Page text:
Symptoms of humanistic multi-layered photography
I hope that in the near future, the Internet space that I have just created will become a place for a free exchange of interesting comments and thoughts related to photography.
For a good start, I am publishing here an interesting text spontaneously sent to me by Piotr Denis, a text in which he discusses important topics related to contemporary photography. I was very happy about this article, especially since I found it was very in line with my own feelings, which I expressed earlier in the text titled “Fear of being an average photographer.”
I give you the words and photo by Piotr Denis:
Symptoms of humanistic multi-layered photography
I decided to write a few words on this topic after months of observing two quite significant and opinion-forming photographic spaces on the Internet – Lens Blog (New York Times) and Burn Magazine (under the patronage of a great photographer D.A. Harvey). The text was not finished, but as I noticed that Tomasz Tomaszewski observed a similar tendency – I decided to release these thoughts.
Lens Blog was created to share good photography, this universal language which we are surrounded with, but in this case it was, and still is, supposed to focus on photographic essays of the highest possible level, or else cycles of individual photographs which have a common denominator – a common message. In turn, Burn Magazine was created as a place through which can make promising photographers and photo enthusiasts visible relatively quickly. Sometimes they also publish here works of photographers with extensive experience and proven achievements – but this is a rarity.
However, for some time I have had the impression that the level of photography on both of these “websites” has decreased. Simple, single-layered photos prevail, and while they surprise with their form (but less and less often), not so much with their content; they have incredible emotional charge, but it is difficult to even specify whether something is experienced by the characters on the photographs or by the photographer. The attempt to discuss intimate topics, cross certain intimacy limits and comfort zones of both the photographed and the photographer is quite apparent, but the effects are usually (again – this is my impression) unconvincing. It’s as if I felt in my bones that something is wrong, that this is not completely honest, or something is set up – posed, despite trying not to look like it.
Being passionate especially about what happened in photography thanks to the man named Szarkowski, or perhaps primarily thanks to the actions of photographers wading trails in what was in 1967 called the “New Document”, I am almost sure that what we now observe in excess on Lens Blog and Burn Magazine is a bit of a mockery of the reputation of photography and generates a space for endless undermining of its value, while also favoring focusing on the average – as it is shown on the referenced websites. Why do so few photographers try to observe the world in a multi-layered way? Why do we so often only see the documentation of things and objects that do not take on new meanings? Why is there a lack of emotions, replaced with separated beings? In the early 80s, Garry Winogrand said that we already know so much about what photographs look like, that we frequently copy them. But this is boring, and we will only be able to offer something new when we are both sure and uncertain of what we are photographing, when we try to offer with our personality something unique, but also complicated, maybe even mysterious. This is difficult because it requires getting to know, accept and like yourself – is it becoming something exclusive? Looking at repetitive imaging trends on Lens Blog and Burn Magazine – I think so. Perhaps, then, there is some disease that hurts multi-layered humanistic photography and we need an antidote. This, in turn, may require a counteraction – a simple, though not easy, task to look for and take such photographs.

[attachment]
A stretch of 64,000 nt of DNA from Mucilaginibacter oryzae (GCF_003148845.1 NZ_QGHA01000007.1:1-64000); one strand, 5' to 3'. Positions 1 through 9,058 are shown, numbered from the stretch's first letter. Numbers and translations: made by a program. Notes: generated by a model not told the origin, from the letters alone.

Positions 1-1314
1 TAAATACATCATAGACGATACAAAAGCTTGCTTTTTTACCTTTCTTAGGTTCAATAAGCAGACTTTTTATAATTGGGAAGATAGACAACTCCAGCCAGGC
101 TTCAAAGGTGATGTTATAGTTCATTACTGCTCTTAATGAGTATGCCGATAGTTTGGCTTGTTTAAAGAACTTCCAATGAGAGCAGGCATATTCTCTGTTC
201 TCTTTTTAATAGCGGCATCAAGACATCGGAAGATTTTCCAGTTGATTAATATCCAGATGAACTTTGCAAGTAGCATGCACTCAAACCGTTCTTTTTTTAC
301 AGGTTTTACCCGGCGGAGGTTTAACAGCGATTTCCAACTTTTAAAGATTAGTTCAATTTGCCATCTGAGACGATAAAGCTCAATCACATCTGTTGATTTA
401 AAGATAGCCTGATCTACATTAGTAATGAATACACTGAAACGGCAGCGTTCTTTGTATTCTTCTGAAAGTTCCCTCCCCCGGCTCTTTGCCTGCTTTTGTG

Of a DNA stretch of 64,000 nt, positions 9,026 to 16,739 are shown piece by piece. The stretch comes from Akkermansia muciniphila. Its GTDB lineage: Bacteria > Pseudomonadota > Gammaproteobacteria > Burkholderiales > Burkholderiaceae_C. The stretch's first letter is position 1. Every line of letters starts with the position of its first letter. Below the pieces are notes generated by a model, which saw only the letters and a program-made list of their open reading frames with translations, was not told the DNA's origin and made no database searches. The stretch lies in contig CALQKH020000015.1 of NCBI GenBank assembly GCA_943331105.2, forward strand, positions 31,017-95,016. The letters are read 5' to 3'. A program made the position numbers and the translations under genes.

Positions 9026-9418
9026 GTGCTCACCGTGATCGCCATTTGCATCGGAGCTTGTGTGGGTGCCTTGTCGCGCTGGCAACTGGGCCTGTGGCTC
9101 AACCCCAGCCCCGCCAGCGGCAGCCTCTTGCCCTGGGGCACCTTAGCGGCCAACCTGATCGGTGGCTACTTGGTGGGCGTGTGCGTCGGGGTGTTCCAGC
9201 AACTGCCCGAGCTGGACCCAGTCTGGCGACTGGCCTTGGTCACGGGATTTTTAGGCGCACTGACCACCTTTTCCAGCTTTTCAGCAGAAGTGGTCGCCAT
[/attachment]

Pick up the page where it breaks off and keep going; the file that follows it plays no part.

In order not to wither away under this critical look – there are other materials – extremely interesting, intriguing, leaving no doubt that photography can take us to almost indefinite cosmic abysses, despite the fact that we are looking at fragments of the real world, that would seem well known to us. Last year, such materials were in my opinion, these:
They were particularly memorable to me and I gladly follow the work of their authors, you can even find interviews with them. I sense in them an extraordinary humanism and a real amazement with the world. In addition, both these cases show what I am really happy about: that to create amazing photographs it is enough to just go out onto the street with your camera, to systematically penetrate your nearest public surroundings and have the courage to approach it closely. You don’t even have to penetrate private spaces. Perhaps this is why I was so intrigued by that because I myself am constantly trying to look at the world like this – with wonder, looking for common bonds, which are often not obvious, with my eyes wide open as if I were an owl on the arm of Athena, filtering this look through my experience, tastes, weaknesses. Wishing such experiences to people dealing with good photography – I send my best regards.
Piotr Denis, February 2018